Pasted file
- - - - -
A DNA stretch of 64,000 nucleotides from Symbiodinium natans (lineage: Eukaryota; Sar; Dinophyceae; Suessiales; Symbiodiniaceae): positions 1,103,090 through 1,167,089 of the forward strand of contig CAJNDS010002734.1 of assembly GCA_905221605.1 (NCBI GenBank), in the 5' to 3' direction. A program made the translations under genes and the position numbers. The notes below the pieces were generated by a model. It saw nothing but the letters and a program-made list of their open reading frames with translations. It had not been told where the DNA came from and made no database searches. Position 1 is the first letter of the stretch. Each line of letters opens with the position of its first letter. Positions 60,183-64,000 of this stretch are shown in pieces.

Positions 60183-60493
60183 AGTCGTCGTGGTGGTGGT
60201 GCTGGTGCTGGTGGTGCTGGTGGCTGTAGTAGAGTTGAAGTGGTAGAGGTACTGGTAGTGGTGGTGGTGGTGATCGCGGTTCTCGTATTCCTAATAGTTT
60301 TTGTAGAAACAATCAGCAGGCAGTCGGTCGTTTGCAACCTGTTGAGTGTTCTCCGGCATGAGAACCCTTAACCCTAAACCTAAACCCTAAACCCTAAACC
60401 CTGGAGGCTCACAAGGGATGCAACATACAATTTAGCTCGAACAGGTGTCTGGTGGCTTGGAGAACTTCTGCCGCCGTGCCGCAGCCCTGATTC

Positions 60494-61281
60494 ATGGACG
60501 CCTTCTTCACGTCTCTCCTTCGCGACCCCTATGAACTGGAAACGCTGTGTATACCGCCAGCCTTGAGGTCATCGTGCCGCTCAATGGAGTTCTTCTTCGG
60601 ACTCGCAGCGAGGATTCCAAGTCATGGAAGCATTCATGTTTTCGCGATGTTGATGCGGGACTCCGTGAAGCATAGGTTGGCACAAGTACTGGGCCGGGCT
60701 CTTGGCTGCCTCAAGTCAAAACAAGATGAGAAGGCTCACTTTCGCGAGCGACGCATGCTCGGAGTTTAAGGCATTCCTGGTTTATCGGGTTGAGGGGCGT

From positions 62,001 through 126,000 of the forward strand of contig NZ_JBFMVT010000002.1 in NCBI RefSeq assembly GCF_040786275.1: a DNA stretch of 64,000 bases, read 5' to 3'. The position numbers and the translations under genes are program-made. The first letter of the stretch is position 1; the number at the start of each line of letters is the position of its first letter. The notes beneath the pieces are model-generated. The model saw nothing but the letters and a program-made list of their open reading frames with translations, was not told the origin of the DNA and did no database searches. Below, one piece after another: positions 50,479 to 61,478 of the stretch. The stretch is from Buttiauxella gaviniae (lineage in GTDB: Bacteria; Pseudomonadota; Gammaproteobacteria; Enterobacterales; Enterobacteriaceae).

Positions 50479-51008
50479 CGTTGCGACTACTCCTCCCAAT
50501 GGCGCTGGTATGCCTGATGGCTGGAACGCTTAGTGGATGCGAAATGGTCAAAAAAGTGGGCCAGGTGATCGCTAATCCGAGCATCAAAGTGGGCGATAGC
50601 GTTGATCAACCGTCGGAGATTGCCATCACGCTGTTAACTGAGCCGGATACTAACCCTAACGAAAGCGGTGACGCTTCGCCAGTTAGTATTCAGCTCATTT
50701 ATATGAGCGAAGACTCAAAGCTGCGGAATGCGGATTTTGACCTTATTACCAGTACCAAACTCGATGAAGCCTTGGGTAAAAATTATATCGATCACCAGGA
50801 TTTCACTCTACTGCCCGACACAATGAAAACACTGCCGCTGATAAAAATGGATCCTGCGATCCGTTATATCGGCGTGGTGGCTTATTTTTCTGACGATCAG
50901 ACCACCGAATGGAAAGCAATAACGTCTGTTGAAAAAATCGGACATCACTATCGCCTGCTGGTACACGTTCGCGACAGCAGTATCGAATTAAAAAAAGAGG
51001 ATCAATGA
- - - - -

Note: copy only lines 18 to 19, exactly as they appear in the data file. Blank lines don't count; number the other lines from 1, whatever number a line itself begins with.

50801 TTTCACTCTACTGCCCGACACAATGAAAACACTGCCGCTGATAAAAATGGATCCTGCGATCCGTTATATCGGCGTGGTGGCTTATTTTTCTGACGATCAG
50901 ACCACCGAATGGAAAGCAATAACGTCTGTTGAAAAAATCGGACATCACTATCGCCTGCTGGTACACGTTCGCGACAGCAGTATCGAATTAAAAAAAGAGG